Raja Yoga means “the royal path” and focuses on the eight branches and steps to personal evolution. This style of yoga incorporates pieces of Ashtanga and Hatha yoga into its practice. The higher levels of Raja Yoga work toward finding a state of oneness but to reach that moment you must first prepare yourself with routine yoga practice and asanas from Hatha Yoga. Yoga teacher training will guide you to know which asanas will help you establish the best outcome for your practice.
Meditation is a huge part of Raja Yoga and the lotus pose is the preferred position while practicing your meditation. When practicing this pose your yoga teacher will be explaining that this pose is used for flexibility as well as discipline. The lotus pose is an extreme pose and you should always make sure to asking your yoga teacher for any help with modification and foundation poses if you suffer from knee pain. You should never force any yoga pose.
To practice this pose you should begin in a sitting position with your legs out in front of you. Slowly bend your right knee and use your hands to help place the outside part of your right foot into the crease of your left leg where your thigh meets your torso. Then press your leg into the floor. Repeat this step with your left knee; bring the left calf over and across your right calf. Yoga teacher training will make a point of telling you at this point you should be sitting up straight and allow your body to feel your sit-bones press into the floor. Bring your hands to relax on your lap with both palms facing the ceiling or resting on your knees. This is up to you and if you wish you can make your favorite mudra with your fingers.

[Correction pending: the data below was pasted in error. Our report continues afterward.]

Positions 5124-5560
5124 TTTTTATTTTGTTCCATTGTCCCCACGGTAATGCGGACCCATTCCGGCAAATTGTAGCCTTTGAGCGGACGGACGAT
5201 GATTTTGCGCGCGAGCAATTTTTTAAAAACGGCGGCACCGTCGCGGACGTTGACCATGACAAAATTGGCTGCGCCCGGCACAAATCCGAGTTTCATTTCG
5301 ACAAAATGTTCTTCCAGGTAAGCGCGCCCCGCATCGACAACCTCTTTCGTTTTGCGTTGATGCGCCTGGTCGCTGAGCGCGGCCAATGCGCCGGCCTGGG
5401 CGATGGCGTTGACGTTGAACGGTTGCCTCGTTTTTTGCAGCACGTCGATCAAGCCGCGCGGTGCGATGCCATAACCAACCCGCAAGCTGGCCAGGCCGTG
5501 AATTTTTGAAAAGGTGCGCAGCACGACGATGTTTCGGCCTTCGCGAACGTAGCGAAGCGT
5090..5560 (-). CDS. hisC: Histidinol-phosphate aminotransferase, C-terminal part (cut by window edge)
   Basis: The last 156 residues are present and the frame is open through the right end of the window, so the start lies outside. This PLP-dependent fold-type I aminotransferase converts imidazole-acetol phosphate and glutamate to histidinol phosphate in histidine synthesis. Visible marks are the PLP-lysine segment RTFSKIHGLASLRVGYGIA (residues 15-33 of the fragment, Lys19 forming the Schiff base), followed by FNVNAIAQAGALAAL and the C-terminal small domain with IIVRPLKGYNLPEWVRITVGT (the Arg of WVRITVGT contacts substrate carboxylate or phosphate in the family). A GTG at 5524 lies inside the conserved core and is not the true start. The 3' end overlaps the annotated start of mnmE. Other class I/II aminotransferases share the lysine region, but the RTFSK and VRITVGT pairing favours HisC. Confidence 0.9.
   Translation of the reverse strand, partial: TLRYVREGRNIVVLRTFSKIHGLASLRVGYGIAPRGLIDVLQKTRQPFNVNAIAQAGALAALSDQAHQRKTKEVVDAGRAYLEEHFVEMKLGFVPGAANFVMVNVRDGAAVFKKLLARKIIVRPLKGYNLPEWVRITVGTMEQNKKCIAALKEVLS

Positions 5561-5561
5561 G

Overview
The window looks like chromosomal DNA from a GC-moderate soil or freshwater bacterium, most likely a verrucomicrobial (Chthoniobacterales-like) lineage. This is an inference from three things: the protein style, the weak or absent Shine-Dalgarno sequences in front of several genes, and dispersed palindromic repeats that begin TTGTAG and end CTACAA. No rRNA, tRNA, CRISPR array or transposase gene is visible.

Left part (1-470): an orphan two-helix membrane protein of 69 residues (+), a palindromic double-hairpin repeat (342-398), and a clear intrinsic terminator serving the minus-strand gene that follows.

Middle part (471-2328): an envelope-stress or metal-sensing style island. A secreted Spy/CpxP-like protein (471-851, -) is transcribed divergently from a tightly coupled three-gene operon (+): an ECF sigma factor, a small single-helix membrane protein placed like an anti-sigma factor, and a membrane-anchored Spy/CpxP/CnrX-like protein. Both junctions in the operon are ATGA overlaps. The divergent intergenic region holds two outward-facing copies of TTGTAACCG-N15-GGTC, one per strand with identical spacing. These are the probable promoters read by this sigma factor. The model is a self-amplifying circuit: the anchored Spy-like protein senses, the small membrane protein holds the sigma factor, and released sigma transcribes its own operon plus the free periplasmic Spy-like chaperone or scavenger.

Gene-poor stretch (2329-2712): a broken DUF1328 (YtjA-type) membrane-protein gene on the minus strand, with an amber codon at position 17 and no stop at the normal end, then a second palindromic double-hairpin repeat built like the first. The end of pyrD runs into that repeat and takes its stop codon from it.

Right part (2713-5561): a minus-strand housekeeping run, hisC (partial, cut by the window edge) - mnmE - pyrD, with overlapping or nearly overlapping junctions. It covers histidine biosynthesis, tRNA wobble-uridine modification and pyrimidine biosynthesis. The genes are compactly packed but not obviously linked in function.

Meditation is best taught by someone that has gone through yoga certification, but if you want to practice raja yoga you can begin to focus on your meditation and develop your practice by using meditative exercises. One exercise that you can practice is to be sitting in the lotus pose and completely clear your mind. You can begin to use mantras to keep your mind focused. You should be able to ignore any other thoughts that come into mind. You could also think” my mind is filled with peace and I bring peace to the world.” There are other phrases that can be used that mean more to each of us in our own practice.
Yoga teacher training will also focus on other exercises that you can use which are the 12 basic asanas of Hatha yoga. Asanas are the personal connection of what most people will reference when they hear the term yoga. These are the positions that you practice and move through and hold while you practice your breathing. Asanas are responsible for improving your flexibility, health, and above all your physical, mental and spiritual connections to yourself and the divine. The 12 basic asanas that are the elements to hatha yoga are the headstand, shoulder stand, fish, plough, cobra, sitting forward bend, locust, spinal twist, bow, peacock, and triangle and standing forward bend. Ideally and with a routine practice you should be performing these daily.
Yamas and Niyamas
Yoga teacher training will have you study these terms and what they stand for. The yamas and Niyamas are what we refer to as the Do’s and Don’ts of following a yogic lifestyle. Every day we should remind ourselves to follow and practice non-violence, truthfulness, purity of thought and action, moderation, contentment and austerity. If we can look at our lives and how we portray ourselves it should be easy to recognize that we follow the yogic believe system. We should also be familiar with sacred yogic texts as well as following these basic principles.